If you work in a high-risk industry, safety is an essential workplace initiative to keep in mind. It’s a front-of-mind priority to protect workers from harm.
Unfortunately, workplace safety remains an ongoing challenge for several industries. And there are several common factors regardless of the industry that put workers at risk.
Here are a few essential workplace safety facts that every EHS professional should keep in mind as they develop a workplace safety plan.
One of the biggest concerns for EHS professionals across the board is workplace injuries and how to prevent them.
Unfortunately, workplace injuries happen far more often than you think. A worker is injured on the job every seven seconds. That’s 510 workers per hour, 12,600 workers per day, 88,500 workers per week, and 4.6 million workers per year.
And make no mistake: safety-related injuries are expensive.
The total cost of workplace injuries was $161.5 billion in 2017, or about $1,100 per worker injury and $1.15 million per worker death. The cost also comes out in lost time – workplace injuries resulted in a total of 104 million days off of work. About 70 million days were lost due to work-related injuries acquired that year, while 34 million resulted from injuries acquired in previous years.
The most common workplace injuries include:
- Slips, trips, and falls
- Transportation and vehicle-related accidents
- Repetitive stress injuries and overexertion
Keep in mind, however, that there are many other workplace injuries. After these three types, the most common were equipment-related injuries and injuries resulting from fire and explosions.
Of those injuries, overexertion, equipment accidents, and slip/trip/fall accidents were most likely to result in days away from work.
All workplaces carry some degree of risk, but some workplaces are riskier than others.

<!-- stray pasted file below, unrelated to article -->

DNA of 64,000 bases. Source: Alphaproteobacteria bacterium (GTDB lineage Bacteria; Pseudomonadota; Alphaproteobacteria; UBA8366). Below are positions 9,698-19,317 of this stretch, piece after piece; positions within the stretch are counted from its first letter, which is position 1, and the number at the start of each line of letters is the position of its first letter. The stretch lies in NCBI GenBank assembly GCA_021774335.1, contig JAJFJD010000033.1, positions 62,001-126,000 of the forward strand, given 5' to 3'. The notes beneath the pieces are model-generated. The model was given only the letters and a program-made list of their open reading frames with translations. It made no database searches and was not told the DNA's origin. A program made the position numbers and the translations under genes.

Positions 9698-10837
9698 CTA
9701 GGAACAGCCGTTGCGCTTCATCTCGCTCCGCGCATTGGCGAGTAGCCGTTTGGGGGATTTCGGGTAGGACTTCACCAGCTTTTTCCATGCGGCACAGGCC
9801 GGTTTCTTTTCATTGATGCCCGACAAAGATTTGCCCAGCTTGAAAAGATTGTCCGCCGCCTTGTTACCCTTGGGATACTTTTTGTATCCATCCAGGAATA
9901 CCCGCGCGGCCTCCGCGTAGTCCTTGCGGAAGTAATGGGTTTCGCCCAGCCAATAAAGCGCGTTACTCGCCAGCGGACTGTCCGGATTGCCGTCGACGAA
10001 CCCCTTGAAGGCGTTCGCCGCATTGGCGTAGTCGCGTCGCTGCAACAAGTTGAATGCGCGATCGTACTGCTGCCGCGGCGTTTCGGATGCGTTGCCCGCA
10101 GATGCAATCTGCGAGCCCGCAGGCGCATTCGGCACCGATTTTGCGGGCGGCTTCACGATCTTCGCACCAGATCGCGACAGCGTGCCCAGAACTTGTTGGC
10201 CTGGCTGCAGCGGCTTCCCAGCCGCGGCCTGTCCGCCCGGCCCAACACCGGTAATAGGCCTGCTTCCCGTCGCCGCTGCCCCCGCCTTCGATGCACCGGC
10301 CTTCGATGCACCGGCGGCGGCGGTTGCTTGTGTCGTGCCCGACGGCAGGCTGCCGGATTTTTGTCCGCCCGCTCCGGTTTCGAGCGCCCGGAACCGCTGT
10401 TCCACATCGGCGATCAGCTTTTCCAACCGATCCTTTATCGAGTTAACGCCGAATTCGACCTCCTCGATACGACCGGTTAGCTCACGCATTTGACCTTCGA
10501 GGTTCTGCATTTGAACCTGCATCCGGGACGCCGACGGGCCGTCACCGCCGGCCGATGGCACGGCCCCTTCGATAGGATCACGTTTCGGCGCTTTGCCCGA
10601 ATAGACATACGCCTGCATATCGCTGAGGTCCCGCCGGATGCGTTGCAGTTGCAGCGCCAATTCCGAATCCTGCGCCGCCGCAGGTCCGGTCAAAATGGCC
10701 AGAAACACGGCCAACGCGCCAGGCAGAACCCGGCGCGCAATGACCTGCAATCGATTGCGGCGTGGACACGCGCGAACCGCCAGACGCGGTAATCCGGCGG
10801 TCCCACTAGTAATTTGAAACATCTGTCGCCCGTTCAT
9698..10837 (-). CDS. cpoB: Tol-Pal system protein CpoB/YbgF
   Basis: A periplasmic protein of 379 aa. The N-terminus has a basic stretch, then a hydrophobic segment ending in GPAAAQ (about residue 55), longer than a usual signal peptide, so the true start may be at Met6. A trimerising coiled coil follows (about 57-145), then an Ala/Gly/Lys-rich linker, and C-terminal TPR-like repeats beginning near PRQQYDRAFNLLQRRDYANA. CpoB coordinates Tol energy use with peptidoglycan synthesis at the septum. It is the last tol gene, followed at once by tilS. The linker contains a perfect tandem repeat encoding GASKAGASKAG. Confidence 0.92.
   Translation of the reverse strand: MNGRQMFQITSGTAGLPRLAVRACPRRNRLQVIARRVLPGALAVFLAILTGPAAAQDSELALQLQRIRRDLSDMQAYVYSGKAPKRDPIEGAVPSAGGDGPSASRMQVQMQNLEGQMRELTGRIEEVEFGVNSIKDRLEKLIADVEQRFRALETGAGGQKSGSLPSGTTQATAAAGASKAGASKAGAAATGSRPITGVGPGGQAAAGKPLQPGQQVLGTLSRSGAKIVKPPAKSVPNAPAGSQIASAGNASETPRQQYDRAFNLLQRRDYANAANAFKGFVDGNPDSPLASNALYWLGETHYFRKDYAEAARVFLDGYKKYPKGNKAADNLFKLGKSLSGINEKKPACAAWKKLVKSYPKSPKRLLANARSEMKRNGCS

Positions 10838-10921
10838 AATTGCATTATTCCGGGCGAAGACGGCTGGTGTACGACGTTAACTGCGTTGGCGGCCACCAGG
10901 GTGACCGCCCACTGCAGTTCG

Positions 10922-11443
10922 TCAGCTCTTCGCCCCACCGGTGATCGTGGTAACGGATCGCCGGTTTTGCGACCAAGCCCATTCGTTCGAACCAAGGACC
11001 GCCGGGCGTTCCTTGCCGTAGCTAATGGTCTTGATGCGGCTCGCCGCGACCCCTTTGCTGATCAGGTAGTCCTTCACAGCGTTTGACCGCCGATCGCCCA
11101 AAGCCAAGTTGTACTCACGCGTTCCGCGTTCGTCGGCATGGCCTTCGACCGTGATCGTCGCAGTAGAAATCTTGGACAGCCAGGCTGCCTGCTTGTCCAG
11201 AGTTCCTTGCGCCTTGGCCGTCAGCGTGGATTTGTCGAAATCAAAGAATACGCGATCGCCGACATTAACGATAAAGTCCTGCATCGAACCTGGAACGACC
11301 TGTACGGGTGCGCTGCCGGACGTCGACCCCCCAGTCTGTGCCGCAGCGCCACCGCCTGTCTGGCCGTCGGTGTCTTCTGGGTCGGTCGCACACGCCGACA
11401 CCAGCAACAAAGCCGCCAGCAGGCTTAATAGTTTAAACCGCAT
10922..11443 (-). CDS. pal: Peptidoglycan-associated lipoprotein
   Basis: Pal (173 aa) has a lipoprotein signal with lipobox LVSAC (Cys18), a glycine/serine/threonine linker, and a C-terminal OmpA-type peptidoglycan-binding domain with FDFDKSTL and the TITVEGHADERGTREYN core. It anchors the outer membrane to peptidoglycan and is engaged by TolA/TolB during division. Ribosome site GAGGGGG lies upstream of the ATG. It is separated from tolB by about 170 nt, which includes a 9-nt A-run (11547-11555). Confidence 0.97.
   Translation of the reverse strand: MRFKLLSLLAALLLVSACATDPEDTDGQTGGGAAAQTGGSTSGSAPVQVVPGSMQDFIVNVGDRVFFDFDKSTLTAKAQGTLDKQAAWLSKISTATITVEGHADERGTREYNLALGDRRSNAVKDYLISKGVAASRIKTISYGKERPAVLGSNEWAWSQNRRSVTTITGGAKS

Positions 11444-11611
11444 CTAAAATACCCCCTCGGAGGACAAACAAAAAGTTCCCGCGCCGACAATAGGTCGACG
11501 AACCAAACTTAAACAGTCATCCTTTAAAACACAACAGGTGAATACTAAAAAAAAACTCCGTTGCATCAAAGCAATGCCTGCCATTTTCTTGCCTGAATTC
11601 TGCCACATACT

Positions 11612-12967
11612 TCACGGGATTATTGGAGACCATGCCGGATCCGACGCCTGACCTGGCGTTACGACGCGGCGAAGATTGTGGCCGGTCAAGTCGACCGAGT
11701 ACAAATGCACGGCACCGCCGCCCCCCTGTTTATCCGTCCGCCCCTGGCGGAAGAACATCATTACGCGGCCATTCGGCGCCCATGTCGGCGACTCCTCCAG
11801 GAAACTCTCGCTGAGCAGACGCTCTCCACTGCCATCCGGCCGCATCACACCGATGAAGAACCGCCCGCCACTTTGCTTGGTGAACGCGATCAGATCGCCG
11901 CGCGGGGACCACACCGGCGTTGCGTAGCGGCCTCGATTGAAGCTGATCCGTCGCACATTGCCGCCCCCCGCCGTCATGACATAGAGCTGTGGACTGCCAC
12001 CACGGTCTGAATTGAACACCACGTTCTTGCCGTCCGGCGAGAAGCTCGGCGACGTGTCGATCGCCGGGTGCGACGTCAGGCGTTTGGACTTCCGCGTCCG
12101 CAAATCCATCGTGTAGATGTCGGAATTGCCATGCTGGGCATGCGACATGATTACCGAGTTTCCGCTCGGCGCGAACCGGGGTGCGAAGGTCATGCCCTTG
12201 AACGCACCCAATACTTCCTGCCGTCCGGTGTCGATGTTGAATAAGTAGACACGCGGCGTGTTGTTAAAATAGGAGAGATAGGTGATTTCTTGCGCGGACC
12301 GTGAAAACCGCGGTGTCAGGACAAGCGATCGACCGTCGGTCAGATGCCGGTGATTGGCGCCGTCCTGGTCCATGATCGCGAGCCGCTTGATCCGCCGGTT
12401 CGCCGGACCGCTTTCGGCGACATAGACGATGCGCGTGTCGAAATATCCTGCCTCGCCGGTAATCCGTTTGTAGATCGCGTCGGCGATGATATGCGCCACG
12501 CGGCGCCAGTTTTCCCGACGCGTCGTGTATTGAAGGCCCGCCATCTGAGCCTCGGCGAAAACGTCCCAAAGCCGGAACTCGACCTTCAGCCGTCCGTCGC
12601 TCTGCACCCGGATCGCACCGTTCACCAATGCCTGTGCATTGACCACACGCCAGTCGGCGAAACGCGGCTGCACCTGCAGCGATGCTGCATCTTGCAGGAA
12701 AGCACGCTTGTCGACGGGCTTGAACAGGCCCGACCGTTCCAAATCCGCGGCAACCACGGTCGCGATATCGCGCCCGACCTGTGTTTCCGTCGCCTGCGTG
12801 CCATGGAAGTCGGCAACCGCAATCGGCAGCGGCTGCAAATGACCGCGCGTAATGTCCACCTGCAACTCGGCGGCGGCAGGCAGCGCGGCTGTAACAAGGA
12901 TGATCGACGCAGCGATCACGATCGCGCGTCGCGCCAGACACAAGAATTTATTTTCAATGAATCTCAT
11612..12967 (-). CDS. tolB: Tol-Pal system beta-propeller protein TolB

As of 2018, the 10 most dangerous jobs in the United States are:
- Fishers and fishing-related occupations (99.8 fatal work injury rate)
- Logging workers (84.3 fatal work injury rate)
- Aircraft pilots and flight engineers (48.6 fatal work injury rate)
- Roofers (45.2 fatal work injury rate)
- Refuse and recyclable material collectors (35.0 fatal work injury rate)
- Structural iron and steel workers (33.4 fatal work injury rate)
- Truck drivers and other transportation workers (26.8 fatal work injury rate)
- Farmers, ranchers, and agricultural managers (24.0 fatal work injury rate)
- Grounds maintenance workers (21.0 fatal work injury rate)
- Electrical power-line installers and repairers (18.7 fatal work injury rate)
The five occupations with workplace injuries most likely to result in days away from work include:
- Service (including firefighters and police)
- Transportation and shipping
- Manufacturing and production
- Installation, maintenance, and repair
This makes sense when you remember that some of the most common work-related injuries (slips/trips/falls, transportation, and repetitive stress) are far more likely in occupations that require manual labor in high-risk work environments.
Common Workplace Safety Violations
Sadly, not every workplace does enough to keep workers safe from harm. As of 2018, the most commonly cited OSHA violations include:
- Fall protection (construction)
- Hazard communication standards (general industry)
- Scaffolding general requirements (construction)
- Respiratory protection (general industry)
- Control of hazardous energy (general industry)
- Ladders (construction)
- Powered industrial trucks (general industry)
- Fall protection training requirements
- Machinery and machine guarding
- Eye and face protection
You’ll notice that the construction industry is a common player in these violations. The Fatal Four of construction (falls, struck-by-object accidents, electrocutions, caught-in-between accidents) should come as no surprise.
Utilizing Workplace Safety Facts
Knowing workplace safety facts is the first step towards keeping your employees and colleagues safe.
But if you’re ready to take the next step, it’s time to invest in the right tools. That’s where we come in. We know that your workplace hazards are evolving, which is why we make EHS software solutions that adapt with you.
Ready to invest in your employees? Get in touch today to learn more.